Genetically modified crops

A week ago I blogged about genetically modified (GM) crops. My opinions are still undecided on this. One thing does seem clear, though. The tale about GM corn giving rats tumours, which hit the news recently, was based on bad science. Moth at Anthropocene shows us a critique of that research.

[Edit] Since I wrote this I’ve learned that the science by Professor Gilles-Eric Séralini, about rats’ tumours wasn’t so bad. I’ll blog about this another time.


About argylesock

I wrote a PhD about veterinary parasitology so that's the starting point for this blog. But I'm now branching out into other areas of biology and into popular science writing. I'll write here about science that happens in landscapes, particularly farmland, and about science involving interspecific interactions. Datasets and statistics get my attention. Exactly where this blog will lead? That's a journey that I'm on and I hope you'll come with me.
This entry was posted in food, knowledge transfer and tagged , , , , , , , , , , , , , , , , , , , . Bookmark the permalink.

2 Responses to Genetically modified crops

  1. pcawdron says:

    There’s a luddite tendency within humans to resist change and suspect the worst of anything new. Truth is, we’ve been genetically modifying crops for thousands of years, only via indirect means. Now, we have the opportunity to be much more precise. I’m all for caution and care being taken, but the alarmist position we see in the media is fuelled more by visions of fictional works like Frankenstein and Jurassic Park than reality. Comprehensive, thorough peer-reviewed research, is the answer, not sci-fi 🙂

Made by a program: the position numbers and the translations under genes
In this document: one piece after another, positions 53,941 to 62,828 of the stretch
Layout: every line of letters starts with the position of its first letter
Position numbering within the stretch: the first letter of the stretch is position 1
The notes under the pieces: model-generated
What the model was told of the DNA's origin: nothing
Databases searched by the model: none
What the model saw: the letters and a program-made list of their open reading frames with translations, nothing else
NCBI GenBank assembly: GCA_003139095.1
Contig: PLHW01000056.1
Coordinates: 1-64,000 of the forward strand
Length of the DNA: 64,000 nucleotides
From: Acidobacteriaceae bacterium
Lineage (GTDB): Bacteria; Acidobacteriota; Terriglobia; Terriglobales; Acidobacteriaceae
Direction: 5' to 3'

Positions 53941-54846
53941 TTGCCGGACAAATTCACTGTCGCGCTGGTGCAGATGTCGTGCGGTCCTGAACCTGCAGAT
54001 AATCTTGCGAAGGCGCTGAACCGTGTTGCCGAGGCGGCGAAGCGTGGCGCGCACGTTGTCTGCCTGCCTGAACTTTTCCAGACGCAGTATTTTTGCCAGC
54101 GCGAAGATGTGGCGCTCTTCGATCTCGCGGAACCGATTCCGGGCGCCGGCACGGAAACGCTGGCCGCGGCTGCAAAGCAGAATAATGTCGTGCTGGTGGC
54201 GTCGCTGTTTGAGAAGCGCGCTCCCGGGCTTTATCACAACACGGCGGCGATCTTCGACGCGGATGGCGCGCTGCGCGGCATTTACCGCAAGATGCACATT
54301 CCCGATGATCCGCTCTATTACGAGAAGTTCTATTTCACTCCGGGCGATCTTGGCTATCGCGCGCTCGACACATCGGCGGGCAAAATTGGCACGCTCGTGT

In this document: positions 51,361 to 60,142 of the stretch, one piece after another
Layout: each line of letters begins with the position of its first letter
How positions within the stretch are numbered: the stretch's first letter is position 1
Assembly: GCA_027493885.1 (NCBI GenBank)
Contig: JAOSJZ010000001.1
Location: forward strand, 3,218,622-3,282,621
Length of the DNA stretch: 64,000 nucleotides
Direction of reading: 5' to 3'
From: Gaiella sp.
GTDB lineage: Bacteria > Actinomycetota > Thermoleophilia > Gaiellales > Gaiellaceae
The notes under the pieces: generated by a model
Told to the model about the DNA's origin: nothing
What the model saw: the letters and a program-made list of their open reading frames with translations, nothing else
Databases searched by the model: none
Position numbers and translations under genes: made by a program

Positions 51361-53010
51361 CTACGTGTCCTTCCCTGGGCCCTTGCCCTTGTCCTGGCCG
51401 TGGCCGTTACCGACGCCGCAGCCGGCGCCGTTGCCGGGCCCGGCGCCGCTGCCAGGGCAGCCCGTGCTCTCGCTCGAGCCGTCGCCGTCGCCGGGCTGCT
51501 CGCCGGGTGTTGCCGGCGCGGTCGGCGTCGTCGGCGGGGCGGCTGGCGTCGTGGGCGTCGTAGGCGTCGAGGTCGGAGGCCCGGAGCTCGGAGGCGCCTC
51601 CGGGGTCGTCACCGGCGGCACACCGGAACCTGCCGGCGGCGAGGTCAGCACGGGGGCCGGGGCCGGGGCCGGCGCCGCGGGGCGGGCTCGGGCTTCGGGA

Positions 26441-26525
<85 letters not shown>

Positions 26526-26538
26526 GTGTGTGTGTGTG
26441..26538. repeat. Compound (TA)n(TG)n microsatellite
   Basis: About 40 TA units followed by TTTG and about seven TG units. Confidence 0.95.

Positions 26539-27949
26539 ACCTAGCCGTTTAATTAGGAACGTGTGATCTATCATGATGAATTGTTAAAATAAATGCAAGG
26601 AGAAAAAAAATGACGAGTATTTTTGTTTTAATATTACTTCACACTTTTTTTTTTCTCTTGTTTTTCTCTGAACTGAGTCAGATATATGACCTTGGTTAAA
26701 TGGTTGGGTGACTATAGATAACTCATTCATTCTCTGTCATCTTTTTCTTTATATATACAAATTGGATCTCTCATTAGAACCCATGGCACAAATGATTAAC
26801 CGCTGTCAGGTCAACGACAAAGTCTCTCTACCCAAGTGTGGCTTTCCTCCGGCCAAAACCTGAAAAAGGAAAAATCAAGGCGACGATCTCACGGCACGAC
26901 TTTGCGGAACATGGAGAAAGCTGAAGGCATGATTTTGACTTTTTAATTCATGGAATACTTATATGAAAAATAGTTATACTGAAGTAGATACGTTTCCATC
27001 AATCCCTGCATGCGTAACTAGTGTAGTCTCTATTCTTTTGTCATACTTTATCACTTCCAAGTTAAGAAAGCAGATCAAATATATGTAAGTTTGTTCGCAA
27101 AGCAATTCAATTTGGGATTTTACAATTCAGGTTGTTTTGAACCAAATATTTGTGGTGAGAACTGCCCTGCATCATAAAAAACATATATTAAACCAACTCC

• argylesock says:

      You’re right about the alarmist media. They have newspapers etc to sell, after all.

      But I do still have my doubts about GM in the field. My main concerns are about genetic pollution:

      * When genes have been inserted into a genome, they can slip out again more easily than would otherwide happen, leading to increased risk of inserting themselves into other genomes, hence superweeds, superpests and superbugs

      * GM plants can crossbreed with related species, hence more superweeds

      * The GM process routinely includes antibiotic resistance genes alongside the desired transgenes, leading to increased risk of selection for resistance in bacteria, hence more superbugs

      Do you happen to know any scientific discussions of these questions? These are what I want to review in a blog post here. The hype, both pro-GM and anti-GM, is loud and distracting.

Leave a Reply

Fill in your details below or click an icon to log in: Logo

You are commenting using your account. Log Out /  Change )

Twitter picture

You are commenting using your Twitter account. Log Out /  Change )

Facebook photo

You are commenting using your Facebook account. Log Out /  Change )

Connecting to %s